The user table 126 lists all the users of the enterprise by a user ID. The users are people in the performance evaluation system 10 that perform the evaluations and that carry out the various tasks associated with the evaluation process such as defining all of the information needed to perform the evaluations. The user IDs may be any suitable identifier operable to uniquely identify the users. For the call center 100 of
The users-member table 128 cross-references user IDs with member IDs for users who are also members in the system 10. A user is also a member when the user reports to and is evaluated by a user higher in the enterprise hierarchy. For the call center 100 of
The keyword table 130 lists all the keywords defined in the performance evaluation system 10 by a keyword ID. The keywords provide an easy way to classify members and other items of the performance evaluation system 10. The keywords can also be used to filter performance data for analysis or printing reports. The keyword IDs may be any suitable identifier operable to uniquely identify the keywords in the system 10. For the call center 100 of
The keyword assignment table 132 assigns keywords to a member. In the keyword assignment table 132, a first field identifies a member by a member ID and a second field identifies a keyword assigned to the member by a keyword ID. One or more keywords may be assigned to each of the members. For the call center 100 of
In the user view table 140, a first field identifies a user by user ID, a second field identifies a level or member associated with the user by the level or member ID, a third field identifies whether the item in the second field is a level or a member, and a fourth field enables the stored association between a user and a level or member in the user's view. Thus, in this embodiment, each user is associated with each level in the user's branch of the organizational structure and with members that report to the user. Each association between a user and a level or member may be enabled or disabled in the user's view and deselected using column 196 to be excluded from the user's view. In another embodiment, the user view table 140 may include only associations that are included in the user's view. In this embodiment, the fourth field is omitted.
For the call center 100 of
The user view table 140 may be manually populated by the system administrator or other user having suitable access privileges or may be generated based on the organizational structure defined by the organization tables 82. In the latter embodiment, a user assignment table is used to assign each user to a level. Based on that assignment, the organization tables 82 are interrogated to determine the levels within the user's branch of the organizational structure and the members that report to the user. This information is then used to populate the user view table 140. After the table is populated, associations are to be included in the user's view.
The class of service assignment table 142 assigns a class of service template to a user. In the class of service assignment table 142, a first field identifies the user by the user ID and a second field identifies the class of service template by a service template ID. The service template ID may be any suitable identifier operable to uniquely identify the service templates. Use of the service templates allows a particular class of services to be defined and reused for any number of users. For example, for the call center 100 of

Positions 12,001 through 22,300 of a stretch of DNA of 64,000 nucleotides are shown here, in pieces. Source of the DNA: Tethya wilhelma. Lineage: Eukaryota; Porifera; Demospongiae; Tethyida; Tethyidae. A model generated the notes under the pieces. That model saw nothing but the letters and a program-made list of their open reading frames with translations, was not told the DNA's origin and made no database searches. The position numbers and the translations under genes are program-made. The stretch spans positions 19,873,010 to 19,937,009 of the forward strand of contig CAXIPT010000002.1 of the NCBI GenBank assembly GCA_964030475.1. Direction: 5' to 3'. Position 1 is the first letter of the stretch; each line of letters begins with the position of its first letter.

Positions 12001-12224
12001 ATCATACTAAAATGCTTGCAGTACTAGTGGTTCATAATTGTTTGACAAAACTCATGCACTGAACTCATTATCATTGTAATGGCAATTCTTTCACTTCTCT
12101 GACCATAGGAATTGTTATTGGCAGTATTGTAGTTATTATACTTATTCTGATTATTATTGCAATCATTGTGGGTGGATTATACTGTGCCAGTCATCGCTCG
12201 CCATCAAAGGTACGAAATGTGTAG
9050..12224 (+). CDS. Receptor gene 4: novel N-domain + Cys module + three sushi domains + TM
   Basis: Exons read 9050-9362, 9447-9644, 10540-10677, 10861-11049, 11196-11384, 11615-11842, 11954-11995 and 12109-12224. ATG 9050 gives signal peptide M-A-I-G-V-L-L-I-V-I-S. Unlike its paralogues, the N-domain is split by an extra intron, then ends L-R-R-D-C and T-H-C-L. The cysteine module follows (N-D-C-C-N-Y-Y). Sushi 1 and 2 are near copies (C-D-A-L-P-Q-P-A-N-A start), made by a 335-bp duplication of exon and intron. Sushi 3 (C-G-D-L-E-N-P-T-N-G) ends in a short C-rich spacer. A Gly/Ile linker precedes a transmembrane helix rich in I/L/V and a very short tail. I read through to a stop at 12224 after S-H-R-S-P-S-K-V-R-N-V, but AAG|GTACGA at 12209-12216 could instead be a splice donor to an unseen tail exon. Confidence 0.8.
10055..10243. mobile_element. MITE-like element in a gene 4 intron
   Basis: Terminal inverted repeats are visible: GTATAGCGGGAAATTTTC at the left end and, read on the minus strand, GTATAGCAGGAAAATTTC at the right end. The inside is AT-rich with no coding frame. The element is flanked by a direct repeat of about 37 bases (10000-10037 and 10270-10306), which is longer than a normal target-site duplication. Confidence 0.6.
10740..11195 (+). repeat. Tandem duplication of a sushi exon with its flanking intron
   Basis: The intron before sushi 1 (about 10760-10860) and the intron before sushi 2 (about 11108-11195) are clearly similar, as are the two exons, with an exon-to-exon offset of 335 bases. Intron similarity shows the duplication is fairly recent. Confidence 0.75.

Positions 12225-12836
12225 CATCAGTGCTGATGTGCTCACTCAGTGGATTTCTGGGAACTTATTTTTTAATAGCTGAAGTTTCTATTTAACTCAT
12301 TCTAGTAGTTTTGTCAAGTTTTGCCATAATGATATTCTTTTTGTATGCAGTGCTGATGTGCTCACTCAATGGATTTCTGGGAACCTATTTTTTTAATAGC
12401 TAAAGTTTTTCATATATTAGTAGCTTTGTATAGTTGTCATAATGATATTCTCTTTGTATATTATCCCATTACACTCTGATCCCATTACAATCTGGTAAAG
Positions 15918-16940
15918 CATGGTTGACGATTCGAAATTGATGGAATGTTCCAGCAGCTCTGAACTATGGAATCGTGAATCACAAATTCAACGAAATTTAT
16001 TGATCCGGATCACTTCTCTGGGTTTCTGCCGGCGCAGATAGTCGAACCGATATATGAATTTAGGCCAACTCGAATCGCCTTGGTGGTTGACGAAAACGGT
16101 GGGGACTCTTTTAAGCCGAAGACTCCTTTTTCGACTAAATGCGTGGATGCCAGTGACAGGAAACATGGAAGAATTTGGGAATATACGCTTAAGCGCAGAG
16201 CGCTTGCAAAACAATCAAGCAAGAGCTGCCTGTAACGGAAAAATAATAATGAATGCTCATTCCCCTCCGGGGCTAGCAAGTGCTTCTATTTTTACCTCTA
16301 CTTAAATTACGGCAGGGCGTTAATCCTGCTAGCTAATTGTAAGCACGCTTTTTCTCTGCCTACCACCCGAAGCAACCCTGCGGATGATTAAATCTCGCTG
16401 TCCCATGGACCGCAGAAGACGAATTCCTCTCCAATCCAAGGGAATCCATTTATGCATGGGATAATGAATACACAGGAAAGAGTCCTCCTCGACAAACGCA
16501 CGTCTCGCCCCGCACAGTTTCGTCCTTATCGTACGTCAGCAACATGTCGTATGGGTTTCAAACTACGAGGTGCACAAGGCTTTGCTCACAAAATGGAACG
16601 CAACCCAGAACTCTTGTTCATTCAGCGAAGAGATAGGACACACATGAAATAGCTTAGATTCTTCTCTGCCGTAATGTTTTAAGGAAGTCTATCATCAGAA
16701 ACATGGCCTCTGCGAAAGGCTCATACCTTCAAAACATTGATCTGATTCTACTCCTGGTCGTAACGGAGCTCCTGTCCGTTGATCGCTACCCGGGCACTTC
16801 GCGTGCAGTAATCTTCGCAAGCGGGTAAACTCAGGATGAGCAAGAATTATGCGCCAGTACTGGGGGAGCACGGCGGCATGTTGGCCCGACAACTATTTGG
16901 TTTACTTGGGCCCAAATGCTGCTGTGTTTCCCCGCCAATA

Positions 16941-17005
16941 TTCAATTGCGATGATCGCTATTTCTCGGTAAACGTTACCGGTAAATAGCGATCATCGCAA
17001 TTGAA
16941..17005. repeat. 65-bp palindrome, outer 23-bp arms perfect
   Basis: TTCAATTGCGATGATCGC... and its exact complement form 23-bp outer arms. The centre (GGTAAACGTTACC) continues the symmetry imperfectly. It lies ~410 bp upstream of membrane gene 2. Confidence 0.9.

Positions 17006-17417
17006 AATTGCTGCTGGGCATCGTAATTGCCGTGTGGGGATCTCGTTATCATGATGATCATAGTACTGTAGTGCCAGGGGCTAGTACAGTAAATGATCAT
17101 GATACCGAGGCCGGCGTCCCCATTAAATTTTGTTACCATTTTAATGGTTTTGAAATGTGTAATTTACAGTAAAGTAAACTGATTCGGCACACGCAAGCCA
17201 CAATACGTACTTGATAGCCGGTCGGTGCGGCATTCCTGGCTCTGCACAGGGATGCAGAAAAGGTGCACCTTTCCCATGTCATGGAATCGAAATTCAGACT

The class of service template table 144 specifies the class of services for each service template. The class of service template table 144 includes a first field identifying a service template by the service template ID. Additional fields are included to specify the services to be included in the service template. The class of service template table 144 also includes a field for identifying a specific user by the user ID. This is used to generate a custom class of services for the user rather than a service template.
The services are predefined for the performance evaluation system 10. In a particular embodiment, the services may include administer productivity values, administer productivity data elements, access charting and reporting and administer filters, administer keywords, administer member information, administer class of service, administer evaluation expressions, configure data import settings, import data, administer organizational structure, perform reviews, add or modify reviews, delete reviews, administer performance areas and questions, browse my reviews, browse my performed reviews, browse all reviews, and administer user information.
For the call center 100 of
The answer types table 152 associates each question with a predefined answer type and attributes for that answer type. In the answer types table 152, a first field identifies the question by the question ID, a second field identifies the answer type by an answer type ID, and a third field identifies the attributes for the answer type. The answer type IDs may be any suitable identifier operable to uniquely identify the answer types.